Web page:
The U.S. Senate Judiciary Committee said on Friday President Donald Trump’s eldest son and his former campaign manager have agreed to negotiate whether to be interviewed by the panel in its Russia probe.
The committee said in a statement it would not immediately issue subpoenas requiring Donald Trump Jr. and Paul Manafort to testify at a public hearing set for Wednesday “but reserve the right to do so in the future.”
The committee also said it has issued a subpoena for Glenn Simpson, whose firm compiled a dossier on then-candidate Trump during the campaign, to appear at the hearing after he declined to voluntarily attend.
The special counsel investigating possible collusion between President Trump’s 2016 campaign and Russia has asked White House officials to preserve any records of a meeting last year between the president’s eldest son and a Russian lawyer, according to a source with knowledge of the request.
Special counsel Robert Mueller sent a document preservation request to the White House, saying the June 2016 meeting that Trump Jr. had at Trump Tower in New York is relevant to his investigation, the source said on Friday.
The White House counsel’s office relayed the request, a routine part of the early phase of any investigation, to other members of the White House staff on Wednesday, the source said.
News earlier this month of the meeting between Trump Jr. and a Russian lawyer whom he was told had damaging information about his father’s presidential rival, Democrat Hillary Clinton, fueled questions about the campaign’s dealings with Moscow. The Republican president has defended his son’s meeting as simple politics.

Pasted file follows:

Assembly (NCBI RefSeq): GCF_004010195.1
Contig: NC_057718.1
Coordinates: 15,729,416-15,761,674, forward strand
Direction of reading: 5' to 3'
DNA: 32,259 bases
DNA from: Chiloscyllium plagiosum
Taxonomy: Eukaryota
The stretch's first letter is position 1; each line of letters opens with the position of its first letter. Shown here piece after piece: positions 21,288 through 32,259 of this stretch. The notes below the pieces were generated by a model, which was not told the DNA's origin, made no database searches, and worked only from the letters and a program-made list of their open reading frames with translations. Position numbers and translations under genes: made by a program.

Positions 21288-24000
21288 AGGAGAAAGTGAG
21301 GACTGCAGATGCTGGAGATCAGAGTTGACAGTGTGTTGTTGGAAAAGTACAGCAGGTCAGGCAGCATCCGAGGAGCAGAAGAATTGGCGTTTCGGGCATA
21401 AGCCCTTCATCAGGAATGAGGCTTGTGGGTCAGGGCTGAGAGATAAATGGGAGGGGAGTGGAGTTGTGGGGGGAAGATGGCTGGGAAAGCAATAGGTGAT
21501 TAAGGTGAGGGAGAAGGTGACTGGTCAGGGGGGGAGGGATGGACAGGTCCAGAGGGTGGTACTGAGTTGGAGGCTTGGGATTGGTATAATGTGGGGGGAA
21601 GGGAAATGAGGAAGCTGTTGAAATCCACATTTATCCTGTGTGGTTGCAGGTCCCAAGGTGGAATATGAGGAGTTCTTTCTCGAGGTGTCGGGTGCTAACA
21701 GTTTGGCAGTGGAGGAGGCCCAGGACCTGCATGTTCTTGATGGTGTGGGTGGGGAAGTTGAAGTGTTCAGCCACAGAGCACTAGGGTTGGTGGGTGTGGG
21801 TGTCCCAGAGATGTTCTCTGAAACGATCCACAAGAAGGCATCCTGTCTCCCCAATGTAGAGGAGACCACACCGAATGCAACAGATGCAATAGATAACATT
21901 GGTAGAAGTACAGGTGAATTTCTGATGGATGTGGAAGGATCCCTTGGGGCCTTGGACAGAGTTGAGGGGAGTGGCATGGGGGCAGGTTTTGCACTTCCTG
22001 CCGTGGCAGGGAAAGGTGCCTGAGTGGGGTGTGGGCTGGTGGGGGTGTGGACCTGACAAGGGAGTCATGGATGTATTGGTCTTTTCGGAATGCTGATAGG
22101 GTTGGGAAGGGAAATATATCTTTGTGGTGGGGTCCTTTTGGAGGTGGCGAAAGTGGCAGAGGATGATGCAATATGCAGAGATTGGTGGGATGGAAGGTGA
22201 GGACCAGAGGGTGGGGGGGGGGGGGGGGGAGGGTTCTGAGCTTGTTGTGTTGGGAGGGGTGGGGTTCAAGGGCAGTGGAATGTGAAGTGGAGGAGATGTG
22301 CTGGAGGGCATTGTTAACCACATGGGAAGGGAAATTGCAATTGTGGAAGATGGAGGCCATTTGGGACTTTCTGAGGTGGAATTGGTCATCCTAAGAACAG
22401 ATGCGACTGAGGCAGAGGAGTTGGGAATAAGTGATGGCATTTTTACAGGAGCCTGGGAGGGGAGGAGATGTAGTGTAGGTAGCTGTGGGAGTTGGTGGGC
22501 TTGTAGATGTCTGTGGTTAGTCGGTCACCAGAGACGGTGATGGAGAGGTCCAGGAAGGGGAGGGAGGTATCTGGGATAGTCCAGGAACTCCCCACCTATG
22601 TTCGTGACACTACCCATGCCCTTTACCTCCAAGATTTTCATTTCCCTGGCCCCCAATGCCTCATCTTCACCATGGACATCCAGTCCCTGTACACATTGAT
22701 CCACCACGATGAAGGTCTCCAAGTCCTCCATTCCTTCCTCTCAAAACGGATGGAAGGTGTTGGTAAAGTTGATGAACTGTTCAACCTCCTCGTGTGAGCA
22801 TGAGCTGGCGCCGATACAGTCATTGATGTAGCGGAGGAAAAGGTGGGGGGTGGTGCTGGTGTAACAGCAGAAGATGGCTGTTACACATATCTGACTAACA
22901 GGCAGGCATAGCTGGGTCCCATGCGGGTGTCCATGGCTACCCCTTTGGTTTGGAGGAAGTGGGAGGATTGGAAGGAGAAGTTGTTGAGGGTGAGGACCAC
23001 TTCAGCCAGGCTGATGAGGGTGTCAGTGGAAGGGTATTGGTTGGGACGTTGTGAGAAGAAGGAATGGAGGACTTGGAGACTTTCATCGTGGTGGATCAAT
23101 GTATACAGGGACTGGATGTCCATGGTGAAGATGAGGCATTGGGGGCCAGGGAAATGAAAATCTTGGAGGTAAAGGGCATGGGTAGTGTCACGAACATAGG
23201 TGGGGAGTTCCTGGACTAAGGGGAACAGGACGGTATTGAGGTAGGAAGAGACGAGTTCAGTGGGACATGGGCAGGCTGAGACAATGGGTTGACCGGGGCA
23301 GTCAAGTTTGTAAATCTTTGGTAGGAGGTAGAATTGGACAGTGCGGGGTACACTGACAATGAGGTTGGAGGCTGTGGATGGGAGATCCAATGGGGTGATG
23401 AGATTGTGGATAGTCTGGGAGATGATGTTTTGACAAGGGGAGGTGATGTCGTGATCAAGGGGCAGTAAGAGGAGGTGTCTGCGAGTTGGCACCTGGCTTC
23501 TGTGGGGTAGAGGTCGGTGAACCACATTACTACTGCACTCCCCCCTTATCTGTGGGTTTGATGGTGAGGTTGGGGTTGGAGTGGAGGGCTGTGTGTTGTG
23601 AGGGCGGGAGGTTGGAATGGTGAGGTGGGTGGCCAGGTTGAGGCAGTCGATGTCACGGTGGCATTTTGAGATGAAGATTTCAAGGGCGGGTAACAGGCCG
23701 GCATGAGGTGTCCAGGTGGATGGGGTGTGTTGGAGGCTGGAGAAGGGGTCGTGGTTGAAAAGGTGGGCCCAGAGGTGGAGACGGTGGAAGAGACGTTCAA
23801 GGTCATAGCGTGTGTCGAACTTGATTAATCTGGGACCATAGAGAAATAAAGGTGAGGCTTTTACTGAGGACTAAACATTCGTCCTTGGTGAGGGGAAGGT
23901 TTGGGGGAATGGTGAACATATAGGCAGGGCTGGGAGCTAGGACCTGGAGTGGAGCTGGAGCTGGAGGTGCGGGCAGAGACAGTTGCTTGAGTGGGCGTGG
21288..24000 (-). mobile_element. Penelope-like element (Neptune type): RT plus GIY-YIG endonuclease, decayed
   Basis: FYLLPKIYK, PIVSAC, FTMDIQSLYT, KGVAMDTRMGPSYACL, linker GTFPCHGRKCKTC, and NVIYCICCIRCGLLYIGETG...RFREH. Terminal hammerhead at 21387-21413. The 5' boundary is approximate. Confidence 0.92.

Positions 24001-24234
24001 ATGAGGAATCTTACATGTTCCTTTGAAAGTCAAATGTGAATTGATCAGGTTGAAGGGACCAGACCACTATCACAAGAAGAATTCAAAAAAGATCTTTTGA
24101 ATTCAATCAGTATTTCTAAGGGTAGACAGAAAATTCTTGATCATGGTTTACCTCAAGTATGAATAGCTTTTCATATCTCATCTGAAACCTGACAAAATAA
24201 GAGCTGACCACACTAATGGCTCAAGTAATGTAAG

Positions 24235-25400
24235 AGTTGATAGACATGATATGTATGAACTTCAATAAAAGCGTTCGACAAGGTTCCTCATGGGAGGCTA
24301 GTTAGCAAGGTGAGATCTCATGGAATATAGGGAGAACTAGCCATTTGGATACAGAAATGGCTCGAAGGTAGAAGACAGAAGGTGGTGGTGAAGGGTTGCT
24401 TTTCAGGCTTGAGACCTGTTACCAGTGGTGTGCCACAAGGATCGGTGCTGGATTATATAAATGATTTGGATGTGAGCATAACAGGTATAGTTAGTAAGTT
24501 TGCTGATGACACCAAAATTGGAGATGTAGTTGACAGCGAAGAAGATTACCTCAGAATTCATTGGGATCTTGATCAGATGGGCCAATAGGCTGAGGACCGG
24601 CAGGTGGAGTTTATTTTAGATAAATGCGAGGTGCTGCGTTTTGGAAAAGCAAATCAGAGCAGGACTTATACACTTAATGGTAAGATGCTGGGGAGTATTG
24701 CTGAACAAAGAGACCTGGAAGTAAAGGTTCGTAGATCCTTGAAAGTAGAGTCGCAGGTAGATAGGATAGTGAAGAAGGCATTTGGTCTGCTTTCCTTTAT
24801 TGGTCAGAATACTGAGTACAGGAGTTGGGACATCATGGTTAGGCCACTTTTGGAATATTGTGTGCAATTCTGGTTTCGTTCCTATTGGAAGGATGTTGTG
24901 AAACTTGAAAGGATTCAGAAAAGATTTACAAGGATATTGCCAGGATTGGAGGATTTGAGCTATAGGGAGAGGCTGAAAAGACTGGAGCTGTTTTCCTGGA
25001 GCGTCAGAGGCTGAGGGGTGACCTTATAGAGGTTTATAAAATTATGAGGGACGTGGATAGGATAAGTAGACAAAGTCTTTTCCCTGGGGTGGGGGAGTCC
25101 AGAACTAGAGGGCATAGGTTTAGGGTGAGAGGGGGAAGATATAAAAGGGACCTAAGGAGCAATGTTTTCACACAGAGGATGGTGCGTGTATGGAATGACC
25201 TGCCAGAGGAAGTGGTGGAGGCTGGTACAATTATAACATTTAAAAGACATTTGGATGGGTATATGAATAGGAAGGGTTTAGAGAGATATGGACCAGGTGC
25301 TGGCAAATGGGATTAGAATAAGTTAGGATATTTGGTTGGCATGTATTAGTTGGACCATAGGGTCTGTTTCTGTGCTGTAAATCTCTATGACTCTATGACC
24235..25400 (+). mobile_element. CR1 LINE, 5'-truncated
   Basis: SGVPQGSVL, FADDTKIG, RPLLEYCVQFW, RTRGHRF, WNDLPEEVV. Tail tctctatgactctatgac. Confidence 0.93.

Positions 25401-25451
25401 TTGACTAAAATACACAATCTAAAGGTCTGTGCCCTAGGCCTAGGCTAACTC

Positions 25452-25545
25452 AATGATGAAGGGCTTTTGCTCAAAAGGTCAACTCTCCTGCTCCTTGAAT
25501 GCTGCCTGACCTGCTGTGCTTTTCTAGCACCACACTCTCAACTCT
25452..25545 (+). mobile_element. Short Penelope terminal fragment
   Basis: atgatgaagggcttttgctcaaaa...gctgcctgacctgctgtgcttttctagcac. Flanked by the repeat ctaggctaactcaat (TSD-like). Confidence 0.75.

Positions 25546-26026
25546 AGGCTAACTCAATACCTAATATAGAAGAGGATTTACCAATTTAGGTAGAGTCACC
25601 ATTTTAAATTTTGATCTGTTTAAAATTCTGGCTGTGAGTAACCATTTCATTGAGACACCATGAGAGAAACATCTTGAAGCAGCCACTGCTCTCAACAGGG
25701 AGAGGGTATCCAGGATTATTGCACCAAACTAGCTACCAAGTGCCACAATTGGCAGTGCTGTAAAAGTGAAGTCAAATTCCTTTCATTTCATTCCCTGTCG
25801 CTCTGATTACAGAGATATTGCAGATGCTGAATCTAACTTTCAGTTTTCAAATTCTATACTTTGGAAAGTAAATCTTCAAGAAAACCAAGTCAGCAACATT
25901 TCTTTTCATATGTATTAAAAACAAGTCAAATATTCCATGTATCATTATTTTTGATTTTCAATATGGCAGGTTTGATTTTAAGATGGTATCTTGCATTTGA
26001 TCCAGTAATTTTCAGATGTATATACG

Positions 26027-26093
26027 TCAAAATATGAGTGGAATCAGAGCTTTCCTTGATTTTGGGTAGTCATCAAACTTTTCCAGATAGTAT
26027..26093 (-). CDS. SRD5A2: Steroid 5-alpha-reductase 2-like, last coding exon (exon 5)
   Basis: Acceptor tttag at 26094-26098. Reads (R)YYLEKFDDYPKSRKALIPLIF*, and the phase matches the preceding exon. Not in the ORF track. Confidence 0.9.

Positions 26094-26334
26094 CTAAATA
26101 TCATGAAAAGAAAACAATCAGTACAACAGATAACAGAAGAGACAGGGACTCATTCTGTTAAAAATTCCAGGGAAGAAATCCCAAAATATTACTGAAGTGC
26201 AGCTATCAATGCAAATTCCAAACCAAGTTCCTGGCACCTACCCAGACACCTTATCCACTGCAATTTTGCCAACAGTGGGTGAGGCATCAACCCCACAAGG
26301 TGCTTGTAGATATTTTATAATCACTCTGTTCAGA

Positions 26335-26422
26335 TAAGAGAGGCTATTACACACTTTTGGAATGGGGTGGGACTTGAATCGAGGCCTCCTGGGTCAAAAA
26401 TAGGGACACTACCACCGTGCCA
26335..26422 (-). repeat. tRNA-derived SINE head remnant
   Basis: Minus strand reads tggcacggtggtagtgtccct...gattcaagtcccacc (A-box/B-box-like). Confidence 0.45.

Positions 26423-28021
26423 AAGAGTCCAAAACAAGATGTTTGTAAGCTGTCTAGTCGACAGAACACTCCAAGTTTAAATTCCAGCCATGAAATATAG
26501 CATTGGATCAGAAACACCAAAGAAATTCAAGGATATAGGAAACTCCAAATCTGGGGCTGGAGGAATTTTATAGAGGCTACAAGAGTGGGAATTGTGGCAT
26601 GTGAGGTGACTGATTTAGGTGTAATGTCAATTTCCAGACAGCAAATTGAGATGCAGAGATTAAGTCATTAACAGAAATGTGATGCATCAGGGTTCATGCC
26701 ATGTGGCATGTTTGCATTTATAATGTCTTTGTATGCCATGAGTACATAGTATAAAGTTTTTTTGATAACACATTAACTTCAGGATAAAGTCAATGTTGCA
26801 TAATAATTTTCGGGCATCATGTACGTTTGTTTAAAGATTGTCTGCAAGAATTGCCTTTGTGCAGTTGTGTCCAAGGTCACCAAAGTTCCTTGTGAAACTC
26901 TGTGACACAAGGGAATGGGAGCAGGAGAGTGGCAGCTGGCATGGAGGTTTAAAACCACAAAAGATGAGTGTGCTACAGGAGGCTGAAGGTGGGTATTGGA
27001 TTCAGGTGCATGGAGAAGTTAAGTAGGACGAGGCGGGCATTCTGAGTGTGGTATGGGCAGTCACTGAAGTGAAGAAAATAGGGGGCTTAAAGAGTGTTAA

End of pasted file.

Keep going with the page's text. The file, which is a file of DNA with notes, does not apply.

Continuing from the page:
Trump’s son-in-law and White House senior adviser Jared Kushner and former Trump campaign manager Paul Manafort also attended the meeting.
The Senate Judiciary Committee had previously called for Trump Jr. and Manafort to testify next Wednesday at a public hearing in its Russia probe.
The House of Representatives Intelligence Committee said it would interview Kushner on Tuesday.
Mueller, appointed by the Justice Department in May, is probing allegations of Russian interference in the election and potential collusion by Trump’s campaign, an issue that has engulfed the six-month-old administration.
Trump has long expressed frustration with a probe that he has called a political witch hunt, and he has denied any collusion. Moscow has denied it interfered in the election campaign to try to tilt the November 2016 vote in Trump’s favor.
WATCH: Latest news on the investigation into Trump-Russia connections probe
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